Lindsay Hatton is a graduate of Williams College and holds an MFA from the Creative Writing Program at New York University. She was born and raised in Monterey, California, and is most recently the author of Monterey Bay. Hatton joins Signature to talk about John Steinbeck, his role in her debut novel, and her relationship with his work.
“Do you like John Steinbeck?”
It’s a valid question, and I don’t blame people for asking it. After all, I’ve been asking it of myself for the past decade, which is the time it took to write Monterey Bay. In my debut novel, I feature Steinbeck as a character and I revisit a landscape made famous by him. So when I’m asked whether or not I like him, I’m happy to discuss it. There’s only one problem: I don’t have a very good answer.
I was born and raised in Monterey, CA, a town memorialized by Steinbeck in many of his books. It’s also a town that, in the decades since his death, has recreated itself in his image. On the surface of things, this does not seem unwarranted: the man was an exceptional writer and a colorful local personality. But dig a little deeper, and it starts to get complicated.
For one thing, Steinbeck is not technically one of Monterey’s native sons. He was born in Salinas: an inland agricultural mecca about twenty miles northeast of the seaside with which he is inextricably linked. For another thing, the town of Monterey was, in Steinbeck’s lifetime at least, eager to distance itself as much as possible from the writer.
When Cannery Row was first published, it was to a strident local outcry. The real-life townspeople, who fancied themselves upstanding members of the ascendant middle class, resented their fictional portrayal as indolent drifters and affable drunks. Their displeasure was so intense that they would cross the street to avoid interacting with Steinbeck. When Steinbeck tried to rent office space in town, he was denied on principle. Eventually, the antipathy proved so distressing to him that it resulted in exile: he fled across the country to New York City, where he would reside until his death. It appears, then, that the question of liking Steinbeck isn’t only difficult for me to answer as a writer of quasi-historical fiction; it’s also difficult to answer from the point of view of history itself.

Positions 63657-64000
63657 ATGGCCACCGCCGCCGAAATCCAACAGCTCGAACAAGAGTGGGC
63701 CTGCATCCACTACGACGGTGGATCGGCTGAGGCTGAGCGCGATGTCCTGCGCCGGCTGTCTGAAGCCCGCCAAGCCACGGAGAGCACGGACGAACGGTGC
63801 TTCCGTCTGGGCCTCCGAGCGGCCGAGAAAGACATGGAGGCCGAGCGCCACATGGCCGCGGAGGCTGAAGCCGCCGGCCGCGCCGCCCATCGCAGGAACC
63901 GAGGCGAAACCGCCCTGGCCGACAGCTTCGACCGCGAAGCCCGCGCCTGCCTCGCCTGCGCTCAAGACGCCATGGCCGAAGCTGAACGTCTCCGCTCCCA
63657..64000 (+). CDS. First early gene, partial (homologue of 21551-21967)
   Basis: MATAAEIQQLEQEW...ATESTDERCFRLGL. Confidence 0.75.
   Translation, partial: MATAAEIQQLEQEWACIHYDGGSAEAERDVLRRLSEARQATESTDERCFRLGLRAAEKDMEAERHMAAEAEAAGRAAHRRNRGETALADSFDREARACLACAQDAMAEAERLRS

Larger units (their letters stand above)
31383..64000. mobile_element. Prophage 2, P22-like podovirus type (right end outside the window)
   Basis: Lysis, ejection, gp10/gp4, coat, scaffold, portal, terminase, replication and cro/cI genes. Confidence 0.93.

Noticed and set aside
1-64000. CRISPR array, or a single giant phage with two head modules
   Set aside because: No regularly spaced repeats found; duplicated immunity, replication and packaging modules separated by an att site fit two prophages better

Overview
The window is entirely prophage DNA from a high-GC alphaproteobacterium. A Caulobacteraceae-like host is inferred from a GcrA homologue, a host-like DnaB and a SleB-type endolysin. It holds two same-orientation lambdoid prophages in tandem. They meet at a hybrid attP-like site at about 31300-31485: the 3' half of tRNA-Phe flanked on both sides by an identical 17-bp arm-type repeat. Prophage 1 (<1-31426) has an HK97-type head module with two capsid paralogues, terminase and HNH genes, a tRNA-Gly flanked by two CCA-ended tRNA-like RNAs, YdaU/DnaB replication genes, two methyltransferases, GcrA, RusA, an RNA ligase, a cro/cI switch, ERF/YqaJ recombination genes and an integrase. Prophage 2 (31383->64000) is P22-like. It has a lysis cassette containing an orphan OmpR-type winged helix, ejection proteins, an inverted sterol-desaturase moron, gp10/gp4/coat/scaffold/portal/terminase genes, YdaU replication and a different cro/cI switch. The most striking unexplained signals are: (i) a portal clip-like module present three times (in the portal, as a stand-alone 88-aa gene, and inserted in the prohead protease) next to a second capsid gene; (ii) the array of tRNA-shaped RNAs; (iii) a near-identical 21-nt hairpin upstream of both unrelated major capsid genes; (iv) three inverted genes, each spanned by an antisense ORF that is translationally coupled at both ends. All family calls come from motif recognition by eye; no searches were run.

There’s also the strangeness of the word itself. Like.
It’s a tame, ambiguous word usually reserved for things of negligible consequence. I like (as opposed to adore) wristwatches. I don’t like (as opposed to despise) freshwater eels. So when I’m asked if I like Steinbeck — a topic on which my feelings are anything but tepid or benign — my mind starts to spin a little. I dip back into my research to get a better, more useful handle on him and his work, and I find myself chopping things up into smaller and smaller pieces, which sometimes results in clarity but sometimes does not.
Do I, for instance, like Steinbeck as a writer? Yes and no. I love The Grapes of Wrath and The Log From the Sea of Cortez. I’m very impressed by but deeply conflicted about East of Eden. Cannery Row makes me an emotional wreck in ways both explicable and not. At his best, he creates prose of an almost transcendent spiritual honesty. At his worst, he is like your grouchy old uncle waxing nostalgic about his college fraternity: back in the good ol’ days when men were men and America was America, and so on and so forth.
Do I like him as a person? This question is even harder. From the standpoint of biographical fact, there are reasons to be wary: he forced his wife — an opinionated, brilliant, and devoted woman — to have an abortion, which led to an infection that required a hysterectomy, and then left her for a second-rate Hollywood actress. His views on women in general — as expressed in his writings both private and public — can be simultaneously resentful, fawning, bemused, and dismissive. But he was also a man possessed of great empathy and unshakeable morals. When the socialist overtones of The Grapes of Wrath resulted in death threats from what he called “big agriculture,” he didn’t flinch. He remained a spokesman for the exploited and downtrodden: a quality to which his enduring popularity attests.
So perhaps the question of liking Steinbeck is best answered in the way all difficult questions should be: with a willingness to embrace uncertainty, not eliminate it. While I didn’t intend for my first novel to pay homage to Steinbeck, I understand that interpretation. I also understand the opposite impulse: to view my questions about his legacy as a deconstruction of it.
As for the question of why I wrote the book in the first place — which also gets asked a lot — the answer has almost nothing to do with Steinbeck. It has to do with my own personal history on that famous stretch of coastline. It has to do with the Monterey Bay Aquarium: an institution whose youth and maturation have occurred alongside my own. It has to do with the book’s protagonist: a formidable fifteen year-old girl named Margot Fiske. I poured my heart and soul into creating her, and I hope readers will “like” her. But because the concept of “liking” is so vague and specific and personal — and answerable only by way of contradiction — I’ll certainly understand if they don’t.